My apologies for the delay. I just realized that I have not turned my computer on in 4 days, and if you know me that is kind of crazy.
Last week I made this Chocolate Caramel Cream Pie out of the Martha Stewart Pies and Tarts cookbook that my lovely friend Danielle got for me. I went through the book and have put Post-it notes on a ton of pages that I want to make, to the point where the Post-it notes are almost pointless because they’re every other page. This pie actually caused a lot of grief on multiple levels, but I think there was just something going on and the kitchen gods were not wanting me to have an easy time or something.
Day 1: First, I made the dough and wrapped it up and put it in the fridge. Then, I started looking through the recipe and realized that the pie needs 5 hours to refrigerate and I was starting at about 7:30 PM. As much as I would love to wait until midnight to eat pie, I also had to be up at 7AM the next day. So I put the pie on hold until the next day, and made something else (post to come later).
Day 2: I end up working all day at the aquarium and do not get home until around 5:30 pm. Too exhausted and in the same situation as yesterday with timing. Around 11:30 PM that evening the oven starts making beeping noises and has an error on the screen….oh no…. I just pressed the off button and went to sleep.
Day 3: The last day that I can use this dough, I have to make it. Go to look at the oven. Broken. Still has an error code flashing on it and it wont turn on. After I had already at this point given up all hopes in making this pie, my mother tells me that the microwave has a convection setting on it. Before you get all weirded out and delete my blog from your list, I was just as reluctant as you are. I made fun of her for a few hours “You want me to cook a PIE in the MICROWAVE! Are you crazy?” I know it is considered a convection oven, but it felt like I made the pie dough in the microwave which felt like a whole new level of wrong.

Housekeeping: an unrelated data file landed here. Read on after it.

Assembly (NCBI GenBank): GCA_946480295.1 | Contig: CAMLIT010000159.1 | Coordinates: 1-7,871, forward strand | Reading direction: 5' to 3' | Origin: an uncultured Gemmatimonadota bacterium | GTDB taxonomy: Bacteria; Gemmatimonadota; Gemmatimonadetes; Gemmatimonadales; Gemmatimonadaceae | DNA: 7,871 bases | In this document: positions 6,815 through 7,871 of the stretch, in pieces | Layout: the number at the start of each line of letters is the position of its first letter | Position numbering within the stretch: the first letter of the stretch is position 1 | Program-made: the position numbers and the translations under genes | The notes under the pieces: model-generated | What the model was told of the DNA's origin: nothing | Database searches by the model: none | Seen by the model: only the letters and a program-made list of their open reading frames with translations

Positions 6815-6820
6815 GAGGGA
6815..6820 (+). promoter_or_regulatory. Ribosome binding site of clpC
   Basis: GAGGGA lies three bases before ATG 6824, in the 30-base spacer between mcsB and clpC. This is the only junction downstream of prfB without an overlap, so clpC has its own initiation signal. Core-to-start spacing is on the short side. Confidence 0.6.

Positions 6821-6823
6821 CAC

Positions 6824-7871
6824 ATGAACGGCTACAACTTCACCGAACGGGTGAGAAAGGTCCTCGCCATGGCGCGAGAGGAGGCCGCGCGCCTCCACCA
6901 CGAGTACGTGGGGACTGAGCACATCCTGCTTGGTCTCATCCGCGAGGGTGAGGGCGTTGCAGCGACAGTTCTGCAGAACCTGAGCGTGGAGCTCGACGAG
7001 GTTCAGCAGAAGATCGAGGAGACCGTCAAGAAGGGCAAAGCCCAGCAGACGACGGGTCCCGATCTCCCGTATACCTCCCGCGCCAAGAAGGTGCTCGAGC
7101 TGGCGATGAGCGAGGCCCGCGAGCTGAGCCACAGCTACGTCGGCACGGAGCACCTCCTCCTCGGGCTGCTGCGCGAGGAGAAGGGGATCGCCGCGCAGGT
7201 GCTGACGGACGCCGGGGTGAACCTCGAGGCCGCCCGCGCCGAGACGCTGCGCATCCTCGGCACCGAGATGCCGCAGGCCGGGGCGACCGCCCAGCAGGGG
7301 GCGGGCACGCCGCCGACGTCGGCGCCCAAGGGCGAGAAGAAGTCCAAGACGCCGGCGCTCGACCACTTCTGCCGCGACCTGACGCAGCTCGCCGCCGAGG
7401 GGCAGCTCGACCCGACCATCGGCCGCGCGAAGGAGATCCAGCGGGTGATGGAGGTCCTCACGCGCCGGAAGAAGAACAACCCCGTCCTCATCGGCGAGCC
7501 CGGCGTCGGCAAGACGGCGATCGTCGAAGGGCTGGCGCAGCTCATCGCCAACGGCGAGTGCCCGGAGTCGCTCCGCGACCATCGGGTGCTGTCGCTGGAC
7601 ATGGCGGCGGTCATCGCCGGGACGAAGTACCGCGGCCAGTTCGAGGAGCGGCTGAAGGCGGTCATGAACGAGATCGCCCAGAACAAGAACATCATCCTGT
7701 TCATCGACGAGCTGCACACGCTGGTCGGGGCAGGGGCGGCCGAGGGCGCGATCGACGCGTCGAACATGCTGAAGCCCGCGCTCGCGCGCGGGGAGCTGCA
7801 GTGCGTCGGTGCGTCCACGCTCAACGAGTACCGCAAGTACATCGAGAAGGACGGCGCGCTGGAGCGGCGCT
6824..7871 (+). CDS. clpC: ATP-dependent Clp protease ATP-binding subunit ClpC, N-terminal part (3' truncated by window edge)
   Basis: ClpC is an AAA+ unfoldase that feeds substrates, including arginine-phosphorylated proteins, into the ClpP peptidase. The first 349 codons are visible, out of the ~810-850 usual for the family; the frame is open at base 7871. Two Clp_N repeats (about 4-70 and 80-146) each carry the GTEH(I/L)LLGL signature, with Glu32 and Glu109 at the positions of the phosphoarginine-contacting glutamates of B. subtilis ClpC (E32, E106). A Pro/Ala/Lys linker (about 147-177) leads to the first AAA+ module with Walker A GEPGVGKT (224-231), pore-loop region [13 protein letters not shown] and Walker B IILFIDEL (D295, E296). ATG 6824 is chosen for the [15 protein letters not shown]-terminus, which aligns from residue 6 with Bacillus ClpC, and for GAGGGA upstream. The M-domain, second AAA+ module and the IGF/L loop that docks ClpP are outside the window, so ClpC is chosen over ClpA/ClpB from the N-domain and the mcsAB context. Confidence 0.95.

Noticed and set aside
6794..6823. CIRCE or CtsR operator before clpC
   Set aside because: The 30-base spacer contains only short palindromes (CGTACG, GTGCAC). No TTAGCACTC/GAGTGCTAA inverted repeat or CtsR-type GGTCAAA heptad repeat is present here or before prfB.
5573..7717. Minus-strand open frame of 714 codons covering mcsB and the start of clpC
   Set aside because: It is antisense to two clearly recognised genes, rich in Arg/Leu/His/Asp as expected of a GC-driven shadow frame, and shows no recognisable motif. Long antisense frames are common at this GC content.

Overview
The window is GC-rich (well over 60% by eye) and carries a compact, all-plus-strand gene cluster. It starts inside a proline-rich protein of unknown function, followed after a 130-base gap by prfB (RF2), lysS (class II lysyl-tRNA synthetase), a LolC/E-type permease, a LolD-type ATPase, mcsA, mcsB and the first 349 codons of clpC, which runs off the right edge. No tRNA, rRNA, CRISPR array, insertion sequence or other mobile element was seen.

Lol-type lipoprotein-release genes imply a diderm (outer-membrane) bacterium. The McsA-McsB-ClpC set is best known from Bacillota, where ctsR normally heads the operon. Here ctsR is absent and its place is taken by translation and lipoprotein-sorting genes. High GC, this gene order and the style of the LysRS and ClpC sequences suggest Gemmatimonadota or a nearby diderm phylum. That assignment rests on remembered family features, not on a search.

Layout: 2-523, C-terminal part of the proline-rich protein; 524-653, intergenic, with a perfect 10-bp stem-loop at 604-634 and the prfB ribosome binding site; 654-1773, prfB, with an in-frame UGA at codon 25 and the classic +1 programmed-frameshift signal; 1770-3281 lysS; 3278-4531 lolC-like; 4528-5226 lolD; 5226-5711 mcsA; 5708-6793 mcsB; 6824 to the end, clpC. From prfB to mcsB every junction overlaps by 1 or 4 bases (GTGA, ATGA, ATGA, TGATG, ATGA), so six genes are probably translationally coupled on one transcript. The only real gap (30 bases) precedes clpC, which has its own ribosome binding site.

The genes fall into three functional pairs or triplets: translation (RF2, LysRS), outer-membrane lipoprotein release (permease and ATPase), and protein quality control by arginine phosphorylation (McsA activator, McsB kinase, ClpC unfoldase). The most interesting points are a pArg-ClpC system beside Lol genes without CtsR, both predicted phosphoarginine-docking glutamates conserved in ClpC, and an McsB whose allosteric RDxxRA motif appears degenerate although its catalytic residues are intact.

Pie crust ready for the oven!
After the milk and chocolate have heated up, and you have added the sugar and cornstarch, the mixture will have a very thick pudding like consistency.
I have this whisk that my friend Torey gave to me a few years ago and it really is a very cute whisk BUT it is lopsided. I dont know who designed it, but I would love to write a letter to them letting them know how frustrating it is. You can’t leave this whisk sitting in the bowl because things like the whisk flying out of the bowl, flinging chocolate all over the kitchen and leaving chocolate behind in slightly cracked open drawers. The worst thing about it, is that I forget that its lopsided every time. Every. Time. I really should just hide this thing somewhere, or hang it on my wall, but that just might frustrate me every time I look at it.
Stupid whisk. The picture does not do its justice. I had to clean out chocolate from 5 drawers.
Still working on the chocolate curl business..getting a little better but not really.
In the end, this pie was a 3 day effort but it was not the pie’s fault really. Although 5 hours of chilling in the refrigerator is hard for anyone with a sweet tooth to wait for.
Tip: When making the caramel cream topping, be sure to watch your sugar as your caramelizing it. If you let it get too dark it will be too strong and overpower the whipped cream. You want a light amber color.
Chocolate-Caramel Cream Pie